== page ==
Learning how to get along can be hard work. Let’s get some perspective from the dog and cat and perhaps also satisfy our basic need for fun.
If you’re familiar with households that have both a cat and a dog, you know that pets develop their own ways of interacting. The cat may be dominant; the dog may be dominant. (Yeah, right.)
Consider the dog’s point of view. Begging for attention and the mere promise of a cookie, she’s ordered around: come, sit, stay, even roll over. Meanwhile the cat runs the house, with prime food and superior sleeping arrangements. The worst affront—the cat doesn’t even care!
The dog’s perspective is that her life would be better if the cat were different. “If the cat would only change, everything would be perfect.”
Where’s the reality therapy connection? Have you ever heard (or said)…
“If my spouse would only pay attention, everything would be better.”
“If my children would only listen, everything would be better.”
“If my boss would only smarten up, everything would be better.”
Notice any similarity to the dog’s perspective? It’s that enticing sentiment, “If somebody else would change, my life would be better.”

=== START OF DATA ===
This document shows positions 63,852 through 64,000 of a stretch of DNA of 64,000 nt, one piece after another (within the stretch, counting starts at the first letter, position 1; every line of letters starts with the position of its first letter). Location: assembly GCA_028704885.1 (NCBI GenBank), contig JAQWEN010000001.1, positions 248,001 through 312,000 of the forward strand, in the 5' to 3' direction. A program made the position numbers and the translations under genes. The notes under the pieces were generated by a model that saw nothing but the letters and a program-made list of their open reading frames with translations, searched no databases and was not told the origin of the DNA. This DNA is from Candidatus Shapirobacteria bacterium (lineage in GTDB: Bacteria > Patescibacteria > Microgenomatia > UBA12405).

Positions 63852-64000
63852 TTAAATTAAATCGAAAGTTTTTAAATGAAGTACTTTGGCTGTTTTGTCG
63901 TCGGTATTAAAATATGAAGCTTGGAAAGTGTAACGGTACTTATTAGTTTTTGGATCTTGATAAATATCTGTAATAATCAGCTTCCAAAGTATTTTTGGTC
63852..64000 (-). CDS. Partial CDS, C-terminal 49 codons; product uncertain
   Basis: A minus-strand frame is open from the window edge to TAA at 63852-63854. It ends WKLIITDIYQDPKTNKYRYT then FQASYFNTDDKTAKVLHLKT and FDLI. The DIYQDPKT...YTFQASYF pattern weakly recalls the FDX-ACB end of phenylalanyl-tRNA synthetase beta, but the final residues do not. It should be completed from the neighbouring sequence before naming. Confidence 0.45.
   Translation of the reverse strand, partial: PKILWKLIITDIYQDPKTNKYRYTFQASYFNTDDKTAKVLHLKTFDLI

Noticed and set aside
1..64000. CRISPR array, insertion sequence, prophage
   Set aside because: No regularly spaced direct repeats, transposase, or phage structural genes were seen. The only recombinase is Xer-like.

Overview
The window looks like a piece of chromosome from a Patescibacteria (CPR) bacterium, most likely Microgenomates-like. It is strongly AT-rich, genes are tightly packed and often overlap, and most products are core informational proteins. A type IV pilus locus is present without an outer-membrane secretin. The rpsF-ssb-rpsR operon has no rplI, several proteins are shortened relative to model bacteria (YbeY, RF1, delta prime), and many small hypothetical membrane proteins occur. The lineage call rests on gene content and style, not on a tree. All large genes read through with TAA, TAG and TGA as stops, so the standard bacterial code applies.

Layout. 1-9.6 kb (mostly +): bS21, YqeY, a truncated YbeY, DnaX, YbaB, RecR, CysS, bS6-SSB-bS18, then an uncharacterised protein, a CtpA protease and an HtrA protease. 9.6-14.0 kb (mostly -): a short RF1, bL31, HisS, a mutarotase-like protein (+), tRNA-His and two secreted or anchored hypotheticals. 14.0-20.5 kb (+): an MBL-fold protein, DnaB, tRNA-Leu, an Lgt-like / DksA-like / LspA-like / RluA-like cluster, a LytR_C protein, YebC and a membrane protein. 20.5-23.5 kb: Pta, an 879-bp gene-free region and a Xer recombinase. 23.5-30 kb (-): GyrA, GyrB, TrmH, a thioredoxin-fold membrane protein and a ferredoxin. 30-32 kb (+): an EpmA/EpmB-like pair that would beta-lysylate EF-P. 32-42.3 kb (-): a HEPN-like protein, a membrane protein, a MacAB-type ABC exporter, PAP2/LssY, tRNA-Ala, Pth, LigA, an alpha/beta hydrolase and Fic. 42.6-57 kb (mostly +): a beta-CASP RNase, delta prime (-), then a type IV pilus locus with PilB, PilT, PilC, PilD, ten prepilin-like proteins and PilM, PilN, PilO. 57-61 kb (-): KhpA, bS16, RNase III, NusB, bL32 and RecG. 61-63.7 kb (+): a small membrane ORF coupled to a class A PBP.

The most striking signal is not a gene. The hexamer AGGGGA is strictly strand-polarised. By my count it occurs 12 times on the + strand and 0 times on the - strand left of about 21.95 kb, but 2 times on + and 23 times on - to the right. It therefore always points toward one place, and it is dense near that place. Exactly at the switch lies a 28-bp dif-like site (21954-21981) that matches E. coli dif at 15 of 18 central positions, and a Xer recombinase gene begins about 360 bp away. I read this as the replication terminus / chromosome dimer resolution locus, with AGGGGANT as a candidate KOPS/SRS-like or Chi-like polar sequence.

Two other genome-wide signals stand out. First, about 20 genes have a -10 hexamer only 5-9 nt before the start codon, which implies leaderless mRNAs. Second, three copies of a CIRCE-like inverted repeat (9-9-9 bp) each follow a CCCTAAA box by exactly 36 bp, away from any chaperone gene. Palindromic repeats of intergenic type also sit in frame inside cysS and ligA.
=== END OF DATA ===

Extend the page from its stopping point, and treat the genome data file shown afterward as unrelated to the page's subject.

It’s appealing. It may even be true. If somebody else were perfect, perhaps your life would improve! If your spouse lavished you with love and attention, maybe you would have a better marriage. If your children behaved perfectly, maybe you would have a happier household. If your boss became a leader instead of a dictator, maybe work would be better. Lots of things could improve if only others would improve.
So what’s the problem? You already know, don’t you? The reality is: we can only control ourselves. The only behaviour we can change is our own. It would be so convenient if people around us would act the way we know they “should,” but that’s not what we control.
Is there any good news? Yes! We can control ourselves. We can change our own behaviour. And if we are clear about what we want, how we want to live, how we want our relationships to be, then we can choose behaviours that will at least open up the possibility of a more satisfying life.
Next time we are tempted to blame somebody else for our unhappiness and dissatisfaction, remember the dog. Wishing someone else would change is about as futile as the dog wishing that the cat would change.
“If the cat would only change, then everything would be perfect.”
It doesn’t solve anything, but maybe it’ll bring a smile. And a smile might be just enough to remind you to choose a more effective behaviour.
Did you enjoy this post?
You are welcome to visit my blog at www.realitycheck.focusonclarity.com
Susanne’s interest in Dr. Glasser’s work was sparked by the connection between Lead Management and the work of quality guru, Dr. W. Edwards Deming. Reality Therapy Certified and a mentored Take Charge facilitator, Susanne is also an active writer and blogger on Choice Theory and Reality Therapy topics. You can read more of her work at www.realitycheck.focusonclarity.com